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Let's Check the Markets!
Today's First Look:
mornings with cash and futures reviewed- includes where the Cash Cattle market stands, the latest Feeder Cattle Markets Etc.
Each afternoon we are posting a recap of that day's markets as analyzed by Justin Lewis of KIS futures
- click here
for the report posted yesterday afternoon around 3:30 PM.
Okla Cash Grain:
Feeder Cattle Recap:
Slaughter Cattle Recap:
TCFA Feedlot Recap:
Our Oklahoma Farm Report Team!!!!
Ron Hays, Senior Farm Director and Editor
Carson Horn, Associate Farm Director and Editor
Pam Arterburn, Calendar and Template Manager
Dave Lanning, Markets and Production
Macey Mueller, E-mail and Web Writer
|Oklahoma's Latest Farm and Ranch News
Your Update from Ron Hays of RON
Monday, August 1, 2016
President Obama Signs S 764- Preempting Vermont's GMO Labeling Law and Starting Clock on USDA to Write National GMO Labeling Plan
Without fanfare, President Barack Obama signed into law S.764, the bill that cleared the Senate and the House over the past two months that directs the USDA to create a rule for mandatory disclosure and labeling for foods with ingredients from genetically engineered crops. The White House announced that the President had signed a total of 20 bills on Friday, including the GMO Labeling Bill. There was no statement about the measure except for a brief description of the new law - "S. 764, which directs the Secretary of Agriculture to establish a national mandatory bioengineered food disclosure standard."
After the House passed a voluntary version of this proposal a year ago, Senate Democrats refused to accept their language- and it took months of negotiating by Senate Ag Committee Chairman Pat Roberts with his ranking minority member, Debbie Stabenow of Michigan, to come to the language that quickly cleared the Senate in June and then the House earlier in July. The measure will preempt the Vermont state law on labeling of food containing ingredients produced with GMO crops- and will also override other states which were working on their own version of labeling in recent months. The signing of the bill into law starts a two year clock on USDA to write and implement a new national standard on labeling.
Opponents of the Labeling Bill were furious- and did a petition campaign on the White House website, gathering over a hundred thousand signatures asking President Obama to veto the measure, but those efforts were seen as too little, too late as the President had earlier signaled to Senate and House leaders he would sign the compromise bill.
Click here to read praises from several national agricultural organizations- among them the American Farm Bureau, the American Soybean Association and the National Corn Growers Association.
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|FoodDemocracyNow Vows Legal Challenge to GMO Labeling Law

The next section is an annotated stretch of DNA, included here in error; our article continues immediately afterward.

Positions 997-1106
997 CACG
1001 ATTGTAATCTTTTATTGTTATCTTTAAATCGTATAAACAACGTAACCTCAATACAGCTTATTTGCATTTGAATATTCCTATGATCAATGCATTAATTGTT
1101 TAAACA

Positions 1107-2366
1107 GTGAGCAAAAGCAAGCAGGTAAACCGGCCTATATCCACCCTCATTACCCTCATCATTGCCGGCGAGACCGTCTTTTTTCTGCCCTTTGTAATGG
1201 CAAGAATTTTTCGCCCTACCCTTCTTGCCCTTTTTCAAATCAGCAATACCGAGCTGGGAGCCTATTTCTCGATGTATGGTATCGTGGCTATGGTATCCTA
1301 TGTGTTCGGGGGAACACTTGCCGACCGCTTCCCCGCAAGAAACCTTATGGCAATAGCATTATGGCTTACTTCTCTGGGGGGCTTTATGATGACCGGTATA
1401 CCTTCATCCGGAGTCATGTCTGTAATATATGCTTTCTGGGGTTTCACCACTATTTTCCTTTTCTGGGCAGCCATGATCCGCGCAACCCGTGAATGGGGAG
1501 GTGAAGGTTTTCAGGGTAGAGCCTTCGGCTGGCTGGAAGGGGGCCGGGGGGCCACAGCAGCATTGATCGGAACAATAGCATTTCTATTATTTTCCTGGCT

One group that is clearly angry over the decision by President Barack Obama to sign the GMO Labeling Bill into law is FoodDemocracyNow. The following statement was released by their Executive Director, Dave Murphy.
"By signing into law S. 764 President Obama has written a blank check to Monsanto and Big Food while betraying his 2007 promise while running for the White House. Attorneys for FoodDemocracyNow! will be mounting a legal challenge in the coming weeks for this law's numerous legal problems including its infringement on the 14th amendment of the Constitution that guarantees "equal protection for all."
"Among the law's failures is the glaring discrimination against the elderly, the poor, and anyone without a smart phone. The unenforceable labeling system the law mandates are defined by QR codes, a 1-800 number and anyone with a smart phone. The discriminatory nature of the bill will deny the elderly, poor - many minorities, rural Americans and even some religious groups' (e.g. the Amish) access to basic information about their food, leaving behind nearly a third of all Americans that do not own or can't afford or choose not to use (on religious grounds) this modern technology.
"According to Pew Research Center, only 64% of Americans own a smartphone, while only 52% of rural Americans, 50% of low- income people and 27% of seniors own smartphones.
"This means that of the 46.2 million elderly people in the United States more than 33 million elderly Americans won't be able to find out what's in their food.
"This law denies that basic right to tens of millions of Americans and creates a permanent digital divide between the haves and have-nots. Americans deserve better than this.
"Beyond these legal obstacles is the real possible threat to the future of organic standards with the language regarding consistency between the definitions of bioengineered and the Organic Food Production Act of 1990. Under a future USDA Secretary these rules could be interpreted in a way that eliminates the organic prohibition of GMOs and biotechnology.